EDF Energy has partnered with Nissan to launch a new energy storage proposition using second life batteries with the utility’s proprietary demand side response (DSR) platform in the latest high profile collaboration in the UK energy sector.
The pair have signed a new agreement in Paris which will begin with a joint project to test the business case around using retired batteries from Nissan electric vehicles for commercial battery storage.
Nissan has experience in this field already, having worked with long-term partner Eaton and others to build a 3MW/2.8MWh energy storage system at Amsterdam’s Johan Cruyff ArenA, using 250 second life battery packs with 340 first life battery modules.
According to the car manufacturer, a trial site has been identified in the UK with more details to be announced in the coming weeks. While the types of application being considered more widely have not been restricted, the first project will be at a commercial and industrial site.
The system, under development with EDF Energy, would utilise the French firm’s Powershift platform to quickly release stored electricity into the grid under DSR schemes in the UK. It will also be trialled to see how it can support on site generation while providing greater control and flexibility over energy use and additional revenue streams.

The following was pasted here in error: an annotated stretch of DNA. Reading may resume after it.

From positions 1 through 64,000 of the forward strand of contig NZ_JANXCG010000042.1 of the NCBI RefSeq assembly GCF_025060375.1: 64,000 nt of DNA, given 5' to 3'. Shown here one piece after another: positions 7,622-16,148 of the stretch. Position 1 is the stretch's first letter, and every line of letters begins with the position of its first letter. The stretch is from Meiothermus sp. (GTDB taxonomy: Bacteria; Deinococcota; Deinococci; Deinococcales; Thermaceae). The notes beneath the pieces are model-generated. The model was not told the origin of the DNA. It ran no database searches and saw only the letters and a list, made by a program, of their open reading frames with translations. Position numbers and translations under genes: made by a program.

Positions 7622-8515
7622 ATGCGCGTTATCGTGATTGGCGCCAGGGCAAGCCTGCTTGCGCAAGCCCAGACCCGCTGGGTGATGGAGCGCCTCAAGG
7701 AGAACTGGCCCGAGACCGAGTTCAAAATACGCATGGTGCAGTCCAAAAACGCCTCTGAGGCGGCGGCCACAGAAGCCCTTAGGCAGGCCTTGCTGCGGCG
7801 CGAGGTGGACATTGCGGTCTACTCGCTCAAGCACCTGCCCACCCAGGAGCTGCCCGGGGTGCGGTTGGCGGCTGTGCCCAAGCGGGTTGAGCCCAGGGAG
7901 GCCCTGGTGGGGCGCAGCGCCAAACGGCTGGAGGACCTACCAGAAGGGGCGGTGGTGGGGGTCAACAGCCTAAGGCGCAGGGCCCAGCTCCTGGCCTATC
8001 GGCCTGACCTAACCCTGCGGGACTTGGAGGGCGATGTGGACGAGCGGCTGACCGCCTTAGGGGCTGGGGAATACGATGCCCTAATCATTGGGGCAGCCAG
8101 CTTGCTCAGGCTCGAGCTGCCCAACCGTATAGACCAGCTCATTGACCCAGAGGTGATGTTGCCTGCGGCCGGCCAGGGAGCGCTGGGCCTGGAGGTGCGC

Francisco Carranza, director of energy services for Nissan Europe, said: “We believe electric cars are just the start, and our second life programme ensures batteries from our cars continue to provide energy storage capacity in other applications – in houses, businesses, football stadiums even – long after their life in cars.
“It’s an exciting prospect and we look forward to working closely with EDF Energy on these developments in future.”
EDF has previously stated its plans to become a leader in energy storage, announcing in March that it would invest €8 billion (US$9.24 billion) in deploying 10GW of new projects by 2035.
Under its Electricity Storage Plan, the utility said it would launch at least three battery projects including the near 50MW West Burton project completed in June to deliver Enhanced Frequency Response to National Grid, with further UK projects planned.
It is not known how the latest partnership for use of second life batteries will feed into these plans.
The new agreement with Nissan also comes as EDF president Jean-Bernard Lévy detailed the group’s strategic plans on electric transport, which refer to the UK-based partnership with Nissan for “the development of shared offerings in the areas of electric mobility, smart charging, second-life battery use, energy storage and renewable energy sources”.
For Nissan, the partnership marks the latest push in the UK following the launch of Nissan Energy Solar in May, offering homeowners a combined solar-plus-storage package utilising its own xStorage battery system developed with long-term partner Eaton.